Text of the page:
Allergy update 2013

Allergy – notes from a recent allergy update course with thanks to Dr Su Li, paediatric consultant @ Whipps Cross.

Useful websites:

www.allergyuk.org – good factsheets on rhinitis, oral allergy syndrome etc.

www.itchysneezywheezy.co.uk is a collaborative project for patients, their parents and health professionals on all aspects of atopic illness.

RCPCH allergy care pathways for health professionals (eczema, anaphylaxis, urticaria, mastocytosis, food, drug and venom allergies etc. etc.)

www.bsaci.org (stores patient management guidelines and has recently been accredited by NICE – milk, nut and penicillin allergy guidelines all currently in progress)

How to make a diagnosis:

1.  Allergy  focussed clinical history

2.  Allergy  tests – tests look at sensitisation not clinical allergy, defines probability of allergy

Skin prick tests

IgE tests

Provocation tests / food challenge

IgE ranges :

 

< 0.35 Grade 0
0.35 – 0.7 Grade 1
0.7 – 3.5 Grade 2
3.5 – 17.5 Grade 3
17.5 – 50 Grade 4
50 – 100 Grade 5
> 100 Grade 6

 

Test equivalence :

Skin prick < 3 mm 3-7 mm >7 mm
IgE < 0.35 0.35 – 50 > 50

 

Probability of allergy :

< 3 mm 3-7 mm > 7 mm
High clinical suspicion Possible allergy Probably allergy Allergic
50:50 Possible allergy Possible allergy Probably allergy
Low clinical suspicion Not allergic Possible allergy Possible allergy

 

If ‘possible allergy’ consider food challenge.

 

Peanut Allergy:

  • Your risk of anaphylaxis to peanut is 1% per year if you have a nut allergy.
  • If you have had anaphylactic reaction, your risk increases to 5% per year, therefore always prescribe Adrenaline Autoinjector (EpiPen).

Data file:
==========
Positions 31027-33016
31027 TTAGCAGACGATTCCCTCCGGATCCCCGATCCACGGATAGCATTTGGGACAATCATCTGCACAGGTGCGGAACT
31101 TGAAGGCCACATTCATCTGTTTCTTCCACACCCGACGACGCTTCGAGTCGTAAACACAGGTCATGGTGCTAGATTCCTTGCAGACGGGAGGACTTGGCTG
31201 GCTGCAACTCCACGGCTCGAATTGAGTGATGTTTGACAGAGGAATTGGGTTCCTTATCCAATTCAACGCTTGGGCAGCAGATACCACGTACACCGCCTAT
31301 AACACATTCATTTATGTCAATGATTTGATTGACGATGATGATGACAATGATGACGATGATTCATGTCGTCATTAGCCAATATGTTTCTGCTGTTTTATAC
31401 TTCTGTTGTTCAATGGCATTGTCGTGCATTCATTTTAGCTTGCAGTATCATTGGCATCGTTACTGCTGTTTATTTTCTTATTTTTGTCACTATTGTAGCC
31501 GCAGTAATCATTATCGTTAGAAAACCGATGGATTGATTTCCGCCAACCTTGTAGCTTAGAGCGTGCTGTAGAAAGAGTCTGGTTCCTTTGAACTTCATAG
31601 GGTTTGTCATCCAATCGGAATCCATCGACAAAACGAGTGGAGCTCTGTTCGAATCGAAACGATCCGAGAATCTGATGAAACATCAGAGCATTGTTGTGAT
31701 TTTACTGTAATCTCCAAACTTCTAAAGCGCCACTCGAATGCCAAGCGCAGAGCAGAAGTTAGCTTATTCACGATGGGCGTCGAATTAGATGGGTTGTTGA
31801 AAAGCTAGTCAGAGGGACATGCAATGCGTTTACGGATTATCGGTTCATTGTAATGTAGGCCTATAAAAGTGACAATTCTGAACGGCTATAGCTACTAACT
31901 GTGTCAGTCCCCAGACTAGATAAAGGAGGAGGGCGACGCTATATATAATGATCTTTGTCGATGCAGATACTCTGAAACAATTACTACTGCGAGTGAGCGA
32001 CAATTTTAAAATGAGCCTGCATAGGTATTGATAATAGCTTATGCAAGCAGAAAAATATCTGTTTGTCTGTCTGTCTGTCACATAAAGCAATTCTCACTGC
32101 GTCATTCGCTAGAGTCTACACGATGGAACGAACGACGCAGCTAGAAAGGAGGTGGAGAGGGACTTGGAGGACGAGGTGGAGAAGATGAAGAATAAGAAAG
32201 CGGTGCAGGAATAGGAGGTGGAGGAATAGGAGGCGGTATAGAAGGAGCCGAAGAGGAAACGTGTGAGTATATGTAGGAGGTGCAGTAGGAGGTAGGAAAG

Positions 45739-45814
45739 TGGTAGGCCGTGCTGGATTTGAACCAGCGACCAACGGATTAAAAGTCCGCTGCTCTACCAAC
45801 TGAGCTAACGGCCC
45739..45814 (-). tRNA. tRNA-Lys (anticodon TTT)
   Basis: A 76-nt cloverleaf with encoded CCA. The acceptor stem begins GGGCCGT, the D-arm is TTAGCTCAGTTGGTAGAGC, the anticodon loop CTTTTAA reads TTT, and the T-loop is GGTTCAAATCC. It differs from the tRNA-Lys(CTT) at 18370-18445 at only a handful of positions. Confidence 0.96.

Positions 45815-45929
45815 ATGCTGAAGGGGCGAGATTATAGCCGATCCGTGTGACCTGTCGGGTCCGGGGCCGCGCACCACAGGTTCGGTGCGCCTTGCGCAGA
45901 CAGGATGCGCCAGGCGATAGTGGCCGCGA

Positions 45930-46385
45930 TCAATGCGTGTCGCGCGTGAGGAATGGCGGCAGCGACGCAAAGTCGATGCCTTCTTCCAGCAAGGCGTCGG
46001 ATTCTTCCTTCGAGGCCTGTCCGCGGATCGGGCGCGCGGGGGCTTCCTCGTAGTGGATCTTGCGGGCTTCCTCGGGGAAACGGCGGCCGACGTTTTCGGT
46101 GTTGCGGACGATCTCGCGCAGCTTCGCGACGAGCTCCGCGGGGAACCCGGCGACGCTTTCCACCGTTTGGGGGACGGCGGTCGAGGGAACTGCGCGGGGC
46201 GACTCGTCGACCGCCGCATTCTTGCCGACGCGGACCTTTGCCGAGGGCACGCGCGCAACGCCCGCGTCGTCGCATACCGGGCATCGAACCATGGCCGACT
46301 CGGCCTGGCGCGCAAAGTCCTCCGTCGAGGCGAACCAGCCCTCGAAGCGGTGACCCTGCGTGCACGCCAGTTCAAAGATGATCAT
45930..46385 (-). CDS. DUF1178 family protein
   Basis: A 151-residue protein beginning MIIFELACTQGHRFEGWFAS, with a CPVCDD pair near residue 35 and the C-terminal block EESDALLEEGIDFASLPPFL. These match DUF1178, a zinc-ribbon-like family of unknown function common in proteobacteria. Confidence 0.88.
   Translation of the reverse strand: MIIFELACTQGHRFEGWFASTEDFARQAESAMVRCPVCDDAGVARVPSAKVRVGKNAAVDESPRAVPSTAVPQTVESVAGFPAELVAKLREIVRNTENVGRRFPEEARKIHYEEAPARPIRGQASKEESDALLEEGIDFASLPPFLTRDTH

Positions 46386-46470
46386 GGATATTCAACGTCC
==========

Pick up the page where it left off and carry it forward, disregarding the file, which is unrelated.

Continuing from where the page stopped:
• The degree of positivity of a test does not change the risk of anaphylaxis.
  • Your risk of having a peanut allergy is 8 times more if you have a sibling with a nut allergy – consider screening siblings.

Eczema:

  • Common allergens associated with eczema are egg, peanut and cows milk.
  • If you are allergic to egg, consider testing for the peanut and milk as they often co-exist
  • Egg exclusion diets can improve eczema symptoms however there is an increased risk of anaphylaxis if you come into contact with egg whilst on an
    exclusion diet.
  • Consider a food challenge after 1 year as egg allergies often resolve.

Cows Milk Protein Intolerance:

  • This is a non IgE mediated disease, allergy testing will be negative.
  • Typical symptoms tend to be eczema or GI upset including reflux, vomiting, ‘colic’, constipation, loose stools, blood and mucous in stools.
  • Management includes a 2-4 week trial of extensively hydrolysed formula (Nutramigen / Peptijunior) or amino acid formula (Nutramigen AA / Neocate).
  • If breastfeeding, mothers need to go onto an exclusion diet (including soya).
  • Do not use over the counter partially hydrolysed formula milks, these still contain cows milk protein.
  • Refer to a dietician if on an exclusion diet.
  • Consider diagnosis of FPIES (food protein intolerance enteropathy syndrome).
  • Cows milk protein intolerance usually resolves around 14 months of age.
  • At this age, introduce soya milk first. If well tolerated, introduce cows milk.

 

 

Leave a Reply

Your email address will not be published. Required fields are marked *